Payload Experiments

AKPilot

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Any good experiment ideas out there, besides night launches? I'd like to do something meaningful with my kids?

Of course he'd probably be fine just seeing plastic bugs go up, but it'd be fun to do a real experiment of sorts. If only I could borrow a hamster and a small helment . . . .
 

Justin

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You would also need a very small nomex suit...


I read somewhere about a simple air sampler payload. I don't remember where it was, or what was done with the sample, so this probally won't help much. It may have been in Sport Rocketry, or something from the NAR (NARTS). I would dig around there.
 

MetMan

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You could do real bugs. Do they have crickets at the bait store up there this time of year? Maybe a pet store that sells bugs to predators?
 

Hospital_Rocket

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Go out and get your hands on an inexpensive recording altimeter. Then you can show the budding rocketeers how high the rocket really went. If you are ambitious, you can even get the download kit.

One possibility is the Perfectflite Alt15K/WD

There are others, I am just familiar with this one.


-or-


Build a camera rocket. Everybody likes pictures.
 

DynaSoar

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Originally posted by Justin
You would also need a very small nomex suit...


I read somewhere about a simple air sampler payload. I don't remember where it was, or what was done with the sample, so this probally won't help much. It may have been in Sport Rocketry, or something from the NAR (NARTS). I would dig around there.

That's in Michael Banks & Tim Van Milligan's "Advanced Model Rocketry". Here's the TOC: https://tinyurl.com/6pgb7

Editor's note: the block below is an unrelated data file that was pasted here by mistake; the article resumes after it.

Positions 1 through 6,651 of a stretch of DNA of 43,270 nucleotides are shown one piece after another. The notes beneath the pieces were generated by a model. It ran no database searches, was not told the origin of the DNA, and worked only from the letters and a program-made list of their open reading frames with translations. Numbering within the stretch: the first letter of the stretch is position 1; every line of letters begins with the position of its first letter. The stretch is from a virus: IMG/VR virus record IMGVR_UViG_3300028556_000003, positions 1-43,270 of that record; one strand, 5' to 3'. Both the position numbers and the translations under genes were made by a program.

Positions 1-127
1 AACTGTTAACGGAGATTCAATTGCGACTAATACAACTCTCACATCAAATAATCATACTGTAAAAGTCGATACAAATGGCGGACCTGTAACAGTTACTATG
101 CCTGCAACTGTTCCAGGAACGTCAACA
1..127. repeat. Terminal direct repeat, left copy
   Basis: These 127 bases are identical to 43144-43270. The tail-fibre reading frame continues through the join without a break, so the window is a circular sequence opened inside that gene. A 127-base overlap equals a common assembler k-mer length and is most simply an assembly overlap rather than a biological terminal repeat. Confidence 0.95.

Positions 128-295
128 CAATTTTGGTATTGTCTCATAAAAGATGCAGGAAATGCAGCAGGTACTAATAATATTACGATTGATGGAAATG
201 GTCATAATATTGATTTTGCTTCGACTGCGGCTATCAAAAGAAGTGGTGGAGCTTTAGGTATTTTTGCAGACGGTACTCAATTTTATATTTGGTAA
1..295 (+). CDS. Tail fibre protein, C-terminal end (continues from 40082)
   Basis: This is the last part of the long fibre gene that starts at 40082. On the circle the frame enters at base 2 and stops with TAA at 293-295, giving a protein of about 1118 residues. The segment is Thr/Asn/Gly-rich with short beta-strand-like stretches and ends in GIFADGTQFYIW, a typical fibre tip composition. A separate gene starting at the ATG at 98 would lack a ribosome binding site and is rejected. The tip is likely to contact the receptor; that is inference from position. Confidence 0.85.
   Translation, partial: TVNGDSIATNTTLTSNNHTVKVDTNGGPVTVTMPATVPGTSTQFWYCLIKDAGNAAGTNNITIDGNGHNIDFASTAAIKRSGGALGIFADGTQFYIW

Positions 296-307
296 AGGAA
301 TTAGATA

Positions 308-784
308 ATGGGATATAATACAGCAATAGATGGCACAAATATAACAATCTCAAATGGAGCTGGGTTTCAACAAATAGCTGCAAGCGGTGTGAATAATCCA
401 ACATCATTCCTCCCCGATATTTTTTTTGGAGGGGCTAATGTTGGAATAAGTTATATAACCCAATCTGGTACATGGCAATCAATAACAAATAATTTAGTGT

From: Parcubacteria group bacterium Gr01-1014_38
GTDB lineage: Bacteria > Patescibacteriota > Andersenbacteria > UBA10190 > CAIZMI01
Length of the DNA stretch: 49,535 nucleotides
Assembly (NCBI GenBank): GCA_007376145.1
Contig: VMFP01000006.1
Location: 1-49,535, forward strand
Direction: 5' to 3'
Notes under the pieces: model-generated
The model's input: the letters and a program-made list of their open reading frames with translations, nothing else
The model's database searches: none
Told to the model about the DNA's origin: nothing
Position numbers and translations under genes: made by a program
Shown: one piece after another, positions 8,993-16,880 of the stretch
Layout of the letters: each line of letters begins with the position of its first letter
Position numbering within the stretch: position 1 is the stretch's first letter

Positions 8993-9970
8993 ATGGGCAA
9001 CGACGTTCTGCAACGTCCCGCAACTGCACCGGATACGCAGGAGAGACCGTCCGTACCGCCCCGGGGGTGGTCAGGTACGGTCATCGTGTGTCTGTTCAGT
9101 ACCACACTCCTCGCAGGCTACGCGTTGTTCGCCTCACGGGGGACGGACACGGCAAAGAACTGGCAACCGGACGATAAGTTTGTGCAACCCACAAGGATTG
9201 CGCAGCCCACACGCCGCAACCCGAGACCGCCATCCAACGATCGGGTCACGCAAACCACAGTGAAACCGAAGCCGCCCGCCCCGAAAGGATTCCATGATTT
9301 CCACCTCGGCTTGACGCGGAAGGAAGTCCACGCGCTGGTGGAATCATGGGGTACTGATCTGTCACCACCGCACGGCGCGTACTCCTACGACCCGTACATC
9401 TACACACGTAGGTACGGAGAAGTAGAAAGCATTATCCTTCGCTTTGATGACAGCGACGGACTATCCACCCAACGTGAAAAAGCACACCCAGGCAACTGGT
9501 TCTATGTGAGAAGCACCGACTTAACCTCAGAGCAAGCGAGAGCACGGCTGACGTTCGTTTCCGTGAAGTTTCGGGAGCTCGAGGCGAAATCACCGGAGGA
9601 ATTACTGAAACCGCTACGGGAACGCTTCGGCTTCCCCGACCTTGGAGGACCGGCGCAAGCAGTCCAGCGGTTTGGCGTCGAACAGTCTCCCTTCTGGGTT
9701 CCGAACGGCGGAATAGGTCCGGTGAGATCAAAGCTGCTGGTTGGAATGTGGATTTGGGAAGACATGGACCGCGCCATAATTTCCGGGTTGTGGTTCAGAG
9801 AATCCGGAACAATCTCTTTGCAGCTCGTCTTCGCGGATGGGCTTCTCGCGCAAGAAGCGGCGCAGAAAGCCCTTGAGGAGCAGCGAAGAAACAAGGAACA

Some good experiment ideas, some concepts a little dated, a good bridge between the "Handbook of Model Rocketry" and Canepa's "Modern High Power Rocketry".

Can't imagine a more likely place for night launching right now than AK though.

How about getting a little self-contained blinker such as
https://www.hobby-lobby.com/atricks.htm
# AT3318
and seeing if he can count all the flashes from liftoff to touchdown.
These things are plenty bright.

An idea from "balloon parties": pack a separate very light chute and weight into the body with name, phone and address attached. Send it way up and let it coast to where ever. If someone finds it and reports back, you get data on how far it coasted. Even if it's only 1 mile, it's a kick. Make it highly visible and select your launch site to maximize the probability of being found.
 

Zack Lau

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A less expensive way to measure the altitude is with a "standard streamer." The design appears in the Handbook of Model Rocketry by Harry Stine.

If you really want to do science, I've suggested using two steamers with different decent rates to factor out the effect of thermal activity--is my hypothesis actually useful? You could have one streamer made out of silver mylar and the other out of black plastic for easy identification. One kid could time one and another kid could concentrate on the other.
 

AKPilot

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Thanks for the ideas. I've always wanted to try a night flight, and may give it a shot after talking to the FAA.
 

powderburner

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There are always experiments you can run on the shape of parachutes (round, square, X-form, etc, keeping the same sq.in. area), the number of shroud lines, and the length of shroud lines (with respect to the chute diam)
 
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